These sites offer insight into the struggles and accomplishments of many notable Missourians, including people such as Scott Joplin, the founders of Lincoln University and Dred Scott.
This nine-acre site is on the St. Louis Riverfront Trail, three miles north of downtown St. Louis, just north of the Merchant's Bridge. In the early morning hours of May 21, 1855, a small group of runaway slaves and their guides crossed the Mississippi River from St. Louis, attempting to reach a route to freedom through Illinois. Accompanying them was Mary Meachum, a free woman of color.
Riverfront Trail, St. Louis MO 63106, 314-584-6703
Hours: 24 hours
Built between 1839 and 1862, this historic courthouse was the scene of one of the nation's most important cases: the freedom trial of Dred and Harriet Scott.
11 N. Fourth St., St. Louis MO 63102, 314-655-1600
Hours: Daily, 8 a.m.-4:30 p.m.
Tour the modest flat where Scott Joplin wrote his famous ragtime classics, including "The Entertainer." The apartment is lit by gaslight. It contains 1902 furnishings. An antique player piano fills the home with The King of Ragtime's unique music. Please note this state historic site is closed from November through January.
2658 Delmar Blvd., St. Louis MO 63103, 314-340-5790
Hours: March-October: Mon.-Sat., 10 a.m.-4 p.m.; February: Tue.-Sat., 10 a.m.-4 p.m.
The Griot Museum of Black History and Culture interprets stories and features life-size likenesses of African Americans with a regional connection whose life activities influenced the state, region, and sometimes the entire country. From the Griot, take the drive to Jefferson City to see Lincoln University.
2505 St. Louis Ave., St. Louis MO 63106, 314-241-7057
Hours: Wed.-Sat., 10 a.m.-5 p.m.
Jim's Journey, Northeast Missouri's African American history museum, is the country's only memorial to Jim, Huck Finn's friend and companion in "The Adventures of Huckleberry Finn." Visitors will learn learn about Mark Twain, the humanitarian, who used satire and humor to undermine racism. This collections includes artifacts, photographs and memorabilia to tell the story of African Americans in Twain's writings and the contributions of Hannibal's African American residents.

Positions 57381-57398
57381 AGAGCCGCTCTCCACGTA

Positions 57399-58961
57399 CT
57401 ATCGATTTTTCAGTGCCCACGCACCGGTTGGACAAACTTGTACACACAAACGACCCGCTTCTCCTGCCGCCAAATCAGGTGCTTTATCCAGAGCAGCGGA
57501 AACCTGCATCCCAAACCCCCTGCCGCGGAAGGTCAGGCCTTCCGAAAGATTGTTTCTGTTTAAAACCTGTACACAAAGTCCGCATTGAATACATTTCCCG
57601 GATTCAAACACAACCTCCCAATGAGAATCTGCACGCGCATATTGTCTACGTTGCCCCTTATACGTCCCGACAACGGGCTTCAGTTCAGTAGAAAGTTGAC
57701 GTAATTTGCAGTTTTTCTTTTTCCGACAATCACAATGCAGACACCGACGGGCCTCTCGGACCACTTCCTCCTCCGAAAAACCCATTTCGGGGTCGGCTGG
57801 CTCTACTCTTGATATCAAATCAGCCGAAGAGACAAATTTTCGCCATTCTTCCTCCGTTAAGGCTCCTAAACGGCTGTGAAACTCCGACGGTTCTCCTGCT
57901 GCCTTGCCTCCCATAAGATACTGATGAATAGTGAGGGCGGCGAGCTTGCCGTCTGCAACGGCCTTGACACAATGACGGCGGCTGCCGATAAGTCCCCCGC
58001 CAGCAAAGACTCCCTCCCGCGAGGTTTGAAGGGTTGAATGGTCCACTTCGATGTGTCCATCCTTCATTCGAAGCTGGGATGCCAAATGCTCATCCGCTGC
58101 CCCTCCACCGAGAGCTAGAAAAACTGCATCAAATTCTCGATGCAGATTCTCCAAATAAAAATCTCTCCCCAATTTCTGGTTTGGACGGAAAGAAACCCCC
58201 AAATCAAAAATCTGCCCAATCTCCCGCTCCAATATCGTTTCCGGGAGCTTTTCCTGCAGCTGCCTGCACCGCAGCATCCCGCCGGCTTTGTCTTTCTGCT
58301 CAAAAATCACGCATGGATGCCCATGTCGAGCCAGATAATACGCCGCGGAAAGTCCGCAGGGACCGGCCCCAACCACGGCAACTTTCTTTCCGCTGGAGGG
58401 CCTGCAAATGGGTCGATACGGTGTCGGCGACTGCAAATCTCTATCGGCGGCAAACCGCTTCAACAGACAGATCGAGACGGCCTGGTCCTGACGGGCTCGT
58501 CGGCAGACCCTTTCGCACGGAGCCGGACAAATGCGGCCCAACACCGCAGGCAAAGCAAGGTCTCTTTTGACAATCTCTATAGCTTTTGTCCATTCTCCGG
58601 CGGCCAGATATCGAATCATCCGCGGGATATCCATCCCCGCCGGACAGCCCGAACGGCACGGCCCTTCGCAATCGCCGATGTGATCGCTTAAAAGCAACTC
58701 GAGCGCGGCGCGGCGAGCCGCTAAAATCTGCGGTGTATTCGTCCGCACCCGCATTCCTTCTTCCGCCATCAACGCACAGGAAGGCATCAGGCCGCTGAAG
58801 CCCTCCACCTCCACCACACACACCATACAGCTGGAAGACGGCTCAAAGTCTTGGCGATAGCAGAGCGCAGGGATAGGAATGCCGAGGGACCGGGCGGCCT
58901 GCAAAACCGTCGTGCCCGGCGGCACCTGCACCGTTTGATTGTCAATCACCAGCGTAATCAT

509 N. Third Street, Hannibal MO 63401, 217-617-1507
Hours: Thu.- Sat.,11 a.m.-5 p.m.; Sun., 1 p.m.-5 p.m.
Lincoln University was founded in 1866 by the men of the 62nd and 65th United States Colored Infantries and their white officers.Tour the grounds of this historic university and visit the Soldiers Memorial Plaza
820 Chestnut St., Jefferson City MO 65101, 573-681-5599
Hours: Campus offices: Mon.-Fri., 8 a.m.-5 p.m. (summer hours may vary)
Reflections of African-American Arrow Rock, 1865-1960 is a permanent exhibit located in Brown Lodge in the village of Arrow Rock, a National Historic Landmark. Using oral histories, records, and artifacts, the story of achievement in the face of adversity serves as an inspiration to this and future generations.
608 Morgan St., Arrow Rock MO 65320, 660-837-3231
Hours: Please note, this site is open April-October only: Daily, 9 a.m.-5 p.m.
Exhibits here highlight the musicians who made an impact in the music industry, as well as exhibits on desegregation, education and other aspects of African-American history in St. Joseph.
3406 Frederick Ave., St. Joseph MO 64506, 816-232-8471
Hours: Mon.-Sat., 10 a.m.-5 p.m.; Sun., 1 p.m.-5 p.m.
One of the largest collections in the Midwest of African-American memorabilia, artifacts and research material on local leaders, oral histories and business records .
An educational resource, providing access to its collections for research, exhibition and publication to honor our community heritage and to catalyze public awareness.
Admission: $2; younger than 12, $1.
1722 E. 17th Terrace, Kansas City MO 64108, 816-221-1600
Hours: Tue.-Thu., 10 a.m.-4 p.m.; also by appointment.
The museum recreates the look, sounds and feel of the game's storied past. The Negro Leagues were established in 1920. Video presentations and memorabilia in the 10,000 square-foot multimedia exhibit chronicle the history and heroes of the Negro Leagues, from the origin to the 1960s.
1616 E. 18th Street, Kansas City MO 64108, 888-221-6526
Hours: Tue.-Sat., 9 a.m.-6 p.m.; Sun., noon-6 p.m.
Located in the historic 18th and Vine Jazz District, the American Jazz Museum showcases the sights and sounds of a uniquely American art form.
1616 E. 18th St., Kansas City MO 64108, 816-474-8463
Hours: Tue.-Sat., 9 a.m.-6 p.m.; Sun., noon-6 p.m.
The Battle of Island Mound marked the first time that African-American troops were engaged in Civil War combat, nearly a year before the battle depicted in the film "Glory." The site encompasses Camp Africa, where the 1st Kansas Colored Volunteer Infantry camped in 1862 before a pitched battle with pro-Confederate forces near a low hill named Island Mound.
Marth Road, Butler MO 64730, 800-334-6946
Hours: Sunrise to sunset
Authorized by Congress in 1943, George Washington Carver National Monument preserves the birthplace and legacy of the famed African American scientist, educator and humanitarian. This was the first national monument dedicated to a black American and the first to honor someone other than a president. Park facilities include a visitor center and museum, gift shop, walking trail and picnic area.
5646 Carver Road, Diamond MO 64840, 417-325-4151
Hours: Daily, 9 a.m.-5 p.m.